In 334 AD, the city was invaded by Roman Emperor Constantine the Great, an act that was to shape the city’s destiny for the next 1000 years. Constantine crossed the Bosphorus to Chyrsopolis, now Üsküdar. He gained control of the city and declared it Nova Roma, or New Rome, the second capital of the Roman Empire. The city was converted to Christianity (Rome was still pagan) and became the most important capital in the world.
When the city was inaugurated in 330, Istanbul was named Constantinople and, like Rome, Istanbul was built on seven hills. The surrounding domain was known as the Byzantine Empire. Many of the embellishments brought by Constantine from the far reaches of the Roman Empire can still be seen today, such as the Egyptian Obelisk on the Hippodrome.
Subsequent rulers added sections of city walls, as well as vast aqueducts and new defenses. Attacks from outside were frequent, and occasionally from the inside as well. Much of the city was burned down in 532 during the Nike revolt and it was after this great fire that Emperor Justinian had to rebuild the spectacular church, the Hagia Sophia.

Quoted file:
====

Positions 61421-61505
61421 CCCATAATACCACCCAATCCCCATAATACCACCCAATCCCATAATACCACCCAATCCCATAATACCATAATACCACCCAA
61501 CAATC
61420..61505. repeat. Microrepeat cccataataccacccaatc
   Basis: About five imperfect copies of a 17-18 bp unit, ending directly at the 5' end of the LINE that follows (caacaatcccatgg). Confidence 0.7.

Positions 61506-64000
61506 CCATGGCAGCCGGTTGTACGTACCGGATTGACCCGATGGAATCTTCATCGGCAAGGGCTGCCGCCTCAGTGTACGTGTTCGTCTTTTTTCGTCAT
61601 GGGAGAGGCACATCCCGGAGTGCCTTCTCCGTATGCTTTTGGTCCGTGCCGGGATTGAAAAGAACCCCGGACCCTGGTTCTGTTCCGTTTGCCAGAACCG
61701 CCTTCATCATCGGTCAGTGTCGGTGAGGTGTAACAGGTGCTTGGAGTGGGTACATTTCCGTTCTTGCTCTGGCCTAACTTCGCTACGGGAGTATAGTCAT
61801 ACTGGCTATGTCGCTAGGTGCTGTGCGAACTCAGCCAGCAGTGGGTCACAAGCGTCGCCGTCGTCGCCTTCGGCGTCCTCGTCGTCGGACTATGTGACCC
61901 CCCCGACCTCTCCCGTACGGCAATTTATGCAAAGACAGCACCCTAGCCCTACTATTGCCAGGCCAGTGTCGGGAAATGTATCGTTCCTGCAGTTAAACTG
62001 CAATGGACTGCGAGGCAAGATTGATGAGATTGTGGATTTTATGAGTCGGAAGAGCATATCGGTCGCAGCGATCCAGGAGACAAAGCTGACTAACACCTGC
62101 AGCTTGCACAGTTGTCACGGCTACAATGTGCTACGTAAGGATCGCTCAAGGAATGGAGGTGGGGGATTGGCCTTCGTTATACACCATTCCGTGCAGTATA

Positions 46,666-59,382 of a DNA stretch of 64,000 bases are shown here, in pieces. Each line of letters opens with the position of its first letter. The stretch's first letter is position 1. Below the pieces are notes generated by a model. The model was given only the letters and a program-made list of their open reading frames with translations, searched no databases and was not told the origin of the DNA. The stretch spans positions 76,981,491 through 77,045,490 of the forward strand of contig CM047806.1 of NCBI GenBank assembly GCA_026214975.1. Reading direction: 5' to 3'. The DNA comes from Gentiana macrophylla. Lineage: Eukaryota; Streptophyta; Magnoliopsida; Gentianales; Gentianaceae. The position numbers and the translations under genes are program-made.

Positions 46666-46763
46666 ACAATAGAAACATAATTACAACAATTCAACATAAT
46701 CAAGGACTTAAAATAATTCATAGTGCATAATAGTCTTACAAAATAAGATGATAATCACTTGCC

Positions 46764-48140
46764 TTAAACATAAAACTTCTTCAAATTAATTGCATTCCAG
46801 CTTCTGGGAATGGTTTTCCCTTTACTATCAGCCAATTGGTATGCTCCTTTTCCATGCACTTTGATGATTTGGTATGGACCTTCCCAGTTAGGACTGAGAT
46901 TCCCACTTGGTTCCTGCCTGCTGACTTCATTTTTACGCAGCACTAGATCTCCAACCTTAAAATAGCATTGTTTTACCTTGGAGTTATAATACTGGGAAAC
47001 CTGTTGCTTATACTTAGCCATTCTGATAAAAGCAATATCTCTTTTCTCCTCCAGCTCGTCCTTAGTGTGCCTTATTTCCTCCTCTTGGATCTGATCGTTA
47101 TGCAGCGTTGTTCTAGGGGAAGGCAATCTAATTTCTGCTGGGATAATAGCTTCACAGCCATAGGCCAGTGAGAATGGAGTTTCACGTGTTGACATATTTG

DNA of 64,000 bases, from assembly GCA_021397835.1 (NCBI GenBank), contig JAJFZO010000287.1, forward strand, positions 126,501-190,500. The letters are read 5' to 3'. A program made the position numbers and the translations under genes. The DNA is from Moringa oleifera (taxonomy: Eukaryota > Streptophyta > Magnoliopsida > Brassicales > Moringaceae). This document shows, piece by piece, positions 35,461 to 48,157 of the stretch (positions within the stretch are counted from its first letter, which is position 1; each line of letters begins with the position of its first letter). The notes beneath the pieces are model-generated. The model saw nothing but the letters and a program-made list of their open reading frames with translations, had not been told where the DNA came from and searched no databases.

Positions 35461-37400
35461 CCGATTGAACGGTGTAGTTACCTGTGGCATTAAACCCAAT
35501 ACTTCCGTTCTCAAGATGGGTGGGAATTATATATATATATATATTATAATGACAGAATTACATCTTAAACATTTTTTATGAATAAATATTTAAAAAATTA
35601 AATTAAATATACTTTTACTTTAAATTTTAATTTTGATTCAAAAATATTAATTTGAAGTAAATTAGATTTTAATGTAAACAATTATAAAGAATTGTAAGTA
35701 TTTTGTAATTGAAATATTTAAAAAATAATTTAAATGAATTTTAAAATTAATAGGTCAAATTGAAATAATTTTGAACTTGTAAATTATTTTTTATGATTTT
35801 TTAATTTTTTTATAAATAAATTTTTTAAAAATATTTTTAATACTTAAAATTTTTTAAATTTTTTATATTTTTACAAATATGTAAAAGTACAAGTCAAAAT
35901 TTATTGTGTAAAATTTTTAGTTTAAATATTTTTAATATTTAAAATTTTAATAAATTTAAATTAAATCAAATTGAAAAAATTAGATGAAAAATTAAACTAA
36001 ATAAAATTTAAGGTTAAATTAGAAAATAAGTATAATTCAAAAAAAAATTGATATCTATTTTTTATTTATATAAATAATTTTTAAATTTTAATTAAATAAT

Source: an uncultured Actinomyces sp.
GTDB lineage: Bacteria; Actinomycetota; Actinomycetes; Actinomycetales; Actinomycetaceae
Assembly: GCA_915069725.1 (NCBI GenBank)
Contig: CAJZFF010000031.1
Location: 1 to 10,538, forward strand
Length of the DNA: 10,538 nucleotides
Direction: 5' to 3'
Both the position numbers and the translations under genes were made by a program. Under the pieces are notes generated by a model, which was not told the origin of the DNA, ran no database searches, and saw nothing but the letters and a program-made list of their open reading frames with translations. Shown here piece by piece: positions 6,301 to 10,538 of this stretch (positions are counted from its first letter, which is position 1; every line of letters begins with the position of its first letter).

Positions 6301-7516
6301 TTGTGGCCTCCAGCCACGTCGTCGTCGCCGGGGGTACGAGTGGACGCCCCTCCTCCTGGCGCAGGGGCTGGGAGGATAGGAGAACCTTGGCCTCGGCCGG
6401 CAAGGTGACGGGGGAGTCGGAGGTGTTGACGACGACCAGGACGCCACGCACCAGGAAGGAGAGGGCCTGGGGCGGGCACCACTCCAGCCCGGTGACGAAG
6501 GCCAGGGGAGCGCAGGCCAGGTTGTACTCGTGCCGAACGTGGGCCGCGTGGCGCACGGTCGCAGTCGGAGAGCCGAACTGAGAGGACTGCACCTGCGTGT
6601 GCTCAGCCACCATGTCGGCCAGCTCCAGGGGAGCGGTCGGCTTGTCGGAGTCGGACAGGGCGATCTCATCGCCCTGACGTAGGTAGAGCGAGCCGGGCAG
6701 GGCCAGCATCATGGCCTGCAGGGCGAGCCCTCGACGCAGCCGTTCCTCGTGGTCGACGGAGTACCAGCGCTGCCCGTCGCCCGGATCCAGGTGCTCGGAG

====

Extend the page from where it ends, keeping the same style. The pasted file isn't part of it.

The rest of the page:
Constantinople flourished as a centre for the arts and culture as well as political power until the 8th century when, under Emperor Leo III, a puritanical movement known as iconoclasm evolved. All religious images, including elaborate mosaics and brilliantly colored frescoes, were smashed and plastered over, while nuns and monks were prosecuted. Fortunately, this radical movement came to an end in 787.
The Cruel Crusader
Enrico Dandolo was the Dodge of Venice and one of the commanders of the fourth crusade, responsible for the occupation of Constantinople in 1204. This was a grim period of the city’s history, when thousands of Orthodox Christians were brutally murdered by the Catholic crusaders.
Before Dandolo died in 1205, he had insisted on being buried in the Hagia Sophia. When the Byzantine emperor recaptured the city in 1261, however, the legend has it that his bones were exhumed and tossed to the dogs.
The first Turks arrived on the scene in the 11th century, coming as nomads from the steppes of central Asia. Under an army general called Seljuk Alpaslan, the Turks defeated a Byzantine army and began a steady invasion of Anatolia. They were kept for another 370 years by a series of crusades designed to unite the Orthodox and Catholic Christians. But eventually, in 1204, the Crusaders turned on Constantinople, killing thousands of Orthodox Christians, plundering the city of its wealth and sending the Byzantine rulers fleeing to Iznik. In 1261, the Byzantines managed to recapture the city, but in its much weakened state, Constantinople was never the same again. The Ottomans were at the gate.